My paddler and his companions/motivators arrive at nearly one a.m. Their dad, Jack, is a friendly man who is enjoying a rare respite from farming a very large acreage and his son’s great progress in his first endurance race. Our joy is very similar and I like him immediately, as I do his nineteen year old son. We bed them down immediately, them in a tent shared by three (his son is part of a tandem crew) and my boy in his tent cot. He is nearly delirious with fatigue and cannot talk coherently. He does manage to call his fiancé and mumble that he is OK and loves her. I fumble around and learn how to turn off and charge his smart phone (mine still is the crank up variety).
I pull his boat up, swamp it out and prep it for the day. I sleep fitfully, curled up in the van around the protruding brackets that mount the vacant second bench seat. It’s cool and I miss my pillow which I have given to the cot. I toss for four hours, then get up and prep the boat some more and fix the days supplies. At six, the voyagers are away. My son hugs me and thanks me for my support. In my ignorance of what he needs, I feel that my help is barely adequate but know my presence does him good. No other paddlers are preparing to depart when he leaves. I head off for ice, some foodstuffs and the next stop.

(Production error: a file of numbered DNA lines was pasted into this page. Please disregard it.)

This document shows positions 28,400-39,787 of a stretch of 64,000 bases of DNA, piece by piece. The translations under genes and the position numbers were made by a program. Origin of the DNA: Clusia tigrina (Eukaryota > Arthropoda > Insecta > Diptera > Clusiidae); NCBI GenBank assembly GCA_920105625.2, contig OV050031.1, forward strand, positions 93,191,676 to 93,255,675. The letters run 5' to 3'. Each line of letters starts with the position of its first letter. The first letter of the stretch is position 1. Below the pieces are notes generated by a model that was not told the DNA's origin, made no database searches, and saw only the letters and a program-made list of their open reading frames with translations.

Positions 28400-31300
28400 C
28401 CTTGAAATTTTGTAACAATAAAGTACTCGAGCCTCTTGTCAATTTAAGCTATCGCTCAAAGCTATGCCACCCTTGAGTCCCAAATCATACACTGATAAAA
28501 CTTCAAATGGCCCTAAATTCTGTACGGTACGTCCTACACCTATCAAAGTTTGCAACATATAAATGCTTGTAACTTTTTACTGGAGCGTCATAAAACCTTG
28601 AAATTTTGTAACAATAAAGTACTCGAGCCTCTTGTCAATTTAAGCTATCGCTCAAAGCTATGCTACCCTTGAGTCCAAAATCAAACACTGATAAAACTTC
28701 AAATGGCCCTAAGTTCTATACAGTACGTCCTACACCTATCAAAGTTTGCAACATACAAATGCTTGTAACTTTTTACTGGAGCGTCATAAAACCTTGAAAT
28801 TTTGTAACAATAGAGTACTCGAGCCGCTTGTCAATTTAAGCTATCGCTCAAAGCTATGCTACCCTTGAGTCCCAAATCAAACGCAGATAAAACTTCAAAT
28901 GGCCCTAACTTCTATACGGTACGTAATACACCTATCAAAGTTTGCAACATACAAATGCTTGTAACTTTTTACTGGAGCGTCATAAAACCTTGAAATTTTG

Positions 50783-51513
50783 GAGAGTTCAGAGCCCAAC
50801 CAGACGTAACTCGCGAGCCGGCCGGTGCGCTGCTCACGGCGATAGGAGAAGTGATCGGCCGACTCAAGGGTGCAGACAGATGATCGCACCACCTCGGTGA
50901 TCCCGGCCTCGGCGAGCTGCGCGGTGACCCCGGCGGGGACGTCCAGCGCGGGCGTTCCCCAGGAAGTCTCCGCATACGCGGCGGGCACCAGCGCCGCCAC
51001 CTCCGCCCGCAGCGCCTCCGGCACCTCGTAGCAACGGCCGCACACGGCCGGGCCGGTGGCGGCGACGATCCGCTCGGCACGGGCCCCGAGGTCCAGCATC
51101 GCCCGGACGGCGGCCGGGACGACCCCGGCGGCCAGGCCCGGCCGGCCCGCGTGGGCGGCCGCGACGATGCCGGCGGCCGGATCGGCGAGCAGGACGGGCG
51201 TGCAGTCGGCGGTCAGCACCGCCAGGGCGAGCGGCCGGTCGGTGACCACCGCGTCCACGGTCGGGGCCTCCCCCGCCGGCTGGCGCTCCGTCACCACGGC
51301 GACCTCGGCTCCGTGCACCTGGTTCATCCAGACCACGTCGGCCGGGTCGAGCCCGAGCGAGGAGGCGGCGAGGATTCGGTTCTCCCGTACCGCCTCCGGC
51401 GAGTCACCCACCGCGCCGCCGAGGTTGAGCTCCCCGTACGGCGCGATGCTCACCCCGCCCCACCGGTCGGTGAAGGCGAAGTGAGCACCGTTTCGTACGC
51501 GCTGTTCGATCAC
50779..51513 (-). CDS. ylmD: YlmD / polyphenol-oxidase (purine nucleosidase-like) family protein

John Brady prepping his sons boat. photo by Boone Brady
Hermann - A safety boat crew of friends is on station when I arrive. I bring them fresh pastries from a local bakery. They smile and we chat about the nights doings.
Sometime during the night a drunken fisherman has lost his boat and nearly his life and scared paddlers in the night with his calls for help. He is OK and out of the river but minus his boat. A Highway Patrol boat stops in and we talk about the incident. We have not seen the errant boat pass by. Later in the long, hot day, around two p.m., my paddlers stop in briefly, take an hour for café food courtesy of Jack and depart for the next way point. They are tired but euphoric at their progress. They are on the way to stacking up three 100 mile plus days in a row. This will mean a cake walk on the final day and they are really stoked.
I leave soon after them. My plan is to drive to the finish and drop the albatross of a thirty-foot trailer and then return to the last check point for the night. The trailer is making it very hard to maneuver and park anywhere near the river and cuts down my options to get things done. The drive to drop the trailer is a daytime nightmare for me. Edgy and extremely sleep deprived, I drive in five o’clock traffic into the city, twitching around the solid traffic and watching the trailer in the mirrors, hoping to avoid contact between the trailer and the aggressive evening drivers.